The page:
Pensacola, Fla. — Dozens of Gulf Power employees spread out across the company’s service footprint to celebrate Earth Day over a three-day period in April by painting picnic tables, building fences and picking up trash.
Volunteers even assisted in taking down and clearing away the debris of several dead trees at the E. O. Wilson Biophilia Center in Freeport.
“It’s so beautiful out here, and I wanted to lend a hand,” said Justin Palumbo, an Engineer in the Panama City Office who was volunteering for his first Stewardship volunteer workday. “We’ve been working on clearing away dead trees that were falling apart to make walking the trail safer for the students. One of the center’s biggest goals in outreach is to teach about nature. In a sense, we were helping with that by opening up a trail and opening up at teaching opportunity.”
Eastern District Biophilia workday
Eastern District Transformers kicked off the Earth Day events on April 19 when they joined the Environmental Affairs Stewardship team tackling five jobs at the Biophilia Center — painting picnic tables, replacing rotting boardwalk planks, building a corn crib for equipment storage and erecting a garden fence, along with clearing away the debris of two trees.
The nonprofit center serves as nature’s classroom for 110 students daily during the school year from Okaloosa, Walton, Bay, Holmes and Washington counties, who participate in 20 hands-on environmental science lessons.
By helping the center Gulf Power fosters a new generation of conservationist for Northwest Florida’s natural resources and wildlife, said Kimberly Blair, Gulf Power spokesperson.
“We’re out her to give back to the community,” she said. “Students use this center and we want to make sure it’s ready for them to learn.”
Paul Arthur, director of the Biophilia Center, said Gulf Power made their Earth Day extra special.
“This is the second time Gulf Power has been out here,” he said. “And there’s a lot of work being done to make sure we are able to do our job here at the center of teaching future generations about the environment. Being a nonprofit, having this relationship shows me companies like Gulf Power care about what we are doing.”
Keep Pensacola Beautiful
About 10 Gulf Power Transformers from Pensacola joined the Association of Environmental Professionals and University of West Florida students and staff for the Keep Pensacola Beautiful cleanup on April 21. They picked up trash along the shoreline and neighborhood streets of Bayou Grande.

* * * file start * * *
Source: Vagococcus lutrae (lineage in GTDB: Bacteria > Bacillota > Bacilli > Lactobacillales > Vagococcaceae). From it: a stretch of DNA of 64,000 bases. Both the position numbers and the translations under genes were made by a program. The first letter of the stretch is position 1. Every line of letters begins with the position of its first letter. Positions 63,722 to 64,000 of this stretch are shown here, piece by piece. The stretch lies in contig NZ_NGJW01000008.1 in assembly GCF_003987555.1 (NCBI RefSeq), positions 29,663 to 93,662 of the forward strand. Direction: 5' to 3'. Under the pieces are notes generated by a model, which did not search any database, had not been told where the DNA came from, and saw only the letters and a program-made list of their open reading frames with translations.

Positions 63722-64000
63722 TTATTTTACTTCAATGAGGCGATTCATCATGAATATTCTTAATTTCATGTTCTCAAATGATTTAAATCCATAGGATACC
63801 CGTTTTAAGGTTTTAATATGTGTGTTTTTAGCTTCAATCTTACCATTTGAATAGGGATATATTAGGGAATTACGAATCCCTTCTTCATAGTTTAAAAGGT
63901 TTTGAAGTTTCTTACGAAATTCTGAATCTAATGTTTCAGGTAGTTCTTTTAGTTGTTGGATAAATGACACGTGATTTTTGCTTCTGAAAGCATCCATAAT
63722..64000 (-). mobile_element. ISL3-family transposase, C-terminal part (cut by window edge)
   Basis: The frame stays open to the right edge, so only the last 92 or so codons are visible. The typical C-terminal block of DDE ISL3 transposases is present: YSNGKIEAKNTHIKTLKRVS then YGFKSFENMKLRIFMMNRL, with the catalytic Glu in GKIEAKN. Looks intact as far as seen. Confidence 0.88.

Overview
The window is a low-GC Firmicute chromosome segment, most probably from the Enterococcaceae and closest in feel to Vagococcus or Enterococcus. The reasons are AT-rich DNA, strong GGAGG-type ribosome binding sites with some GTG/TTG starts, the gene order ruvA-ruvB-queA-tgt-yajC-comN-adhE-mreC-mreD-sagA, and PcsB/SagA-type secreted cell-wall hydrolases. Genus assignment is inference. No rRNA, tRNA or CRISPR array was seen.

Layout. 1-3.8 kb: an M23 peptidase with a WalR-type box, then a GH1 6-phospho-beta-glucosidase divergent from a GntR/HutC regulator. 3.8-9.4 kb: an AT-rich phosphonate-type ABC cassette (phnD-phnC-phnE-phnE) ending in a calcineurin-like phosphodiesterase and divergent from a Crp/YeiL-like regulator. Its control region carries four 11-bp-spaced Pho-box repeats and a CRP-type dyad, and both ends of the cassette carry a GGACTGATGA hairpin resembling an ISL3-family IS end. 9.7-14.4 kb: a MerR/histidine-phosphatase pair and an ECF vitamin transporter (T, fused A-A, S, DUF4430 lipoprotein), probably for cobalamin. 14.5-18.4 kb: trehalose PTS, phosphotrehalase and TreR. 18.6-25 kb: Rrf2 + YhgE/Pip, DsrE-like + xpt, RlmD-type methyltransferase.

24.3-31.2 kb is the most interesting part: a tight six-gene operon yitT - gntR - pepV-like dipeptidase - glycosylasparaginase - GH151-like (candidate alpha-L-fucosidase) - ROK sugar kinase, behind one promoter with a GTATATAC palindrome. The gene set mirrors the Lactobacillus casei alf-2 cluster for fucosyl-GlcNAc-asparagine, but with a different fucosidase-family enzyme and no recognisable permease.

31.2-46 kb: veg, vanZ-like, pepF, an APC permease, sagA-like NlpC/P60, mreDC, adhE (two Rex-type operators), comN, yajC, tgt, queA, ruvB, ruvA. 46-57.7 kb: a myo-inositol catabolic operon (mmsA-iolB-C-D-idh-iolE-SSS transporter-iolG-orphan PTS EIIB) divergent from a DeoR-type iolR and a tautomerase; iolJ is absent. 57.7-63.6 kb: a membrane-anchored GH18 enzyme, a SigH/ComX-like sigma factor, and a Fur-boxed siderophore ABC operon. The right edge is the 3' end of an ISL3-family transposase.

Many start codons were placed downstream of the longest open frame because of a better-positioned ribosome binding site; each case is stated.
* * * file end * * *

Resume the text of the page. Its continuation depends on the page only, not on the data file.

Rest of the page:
The cleanup site is along a portion of shoreline that was stabilized with oyster reefs to reverse severe erosion. The project was funded by a Five Star and Urban Waters Restoration grant awarded through a partnership between Gulf Power, Southern Company, National Fish and Wildlife Foundation and other affiliates.
“It’s really important to us to prevent the litter from entering the water since we’ve worked so much in this area to restore it,” said Sigrid Solgard, executive director of Keep Pensacola Beautiful. “This is our second year in a row having cleanups at this location. We appreciate the help of Gulf Power.”
Okaloosa Beach cleanup
Gulf Power Transformers and their family members — 15 altogether — combed the beach for trash left behind by spring-breakers at Beasley Park, on April 22, when they joined the Okaloosa County Earth Day Beach Cleanup.
The goal was to guarantee only the footprints of the visitors were left behind, said Lee Bolton, one of two coordinators.
Transformers worked along-side Students Working Against Tobacco, Phi Theta Kappa Honor Society students, and Northwest Florida Society for Human Resource Management, as well as volunteer geocachers, and more than a hundred other public volunteers, collecting at least half a dump-truck’s worth of litter.
“Gulf Power volunteers rally behind Earth Day cleanups because they grew up in the beach community,” Blair said. “Many of them also want to ensure that not only do we have a clean beach to visit, but the coastal creatures have a clean habitat.”
Gulf Power’s Transformers is an employee-driven nonprofit organization that helps transform our communities through service and financial support. With six councils across our service footprint, Transformers support local organizations that work to improve the quality of life and provide a hand up to those in need.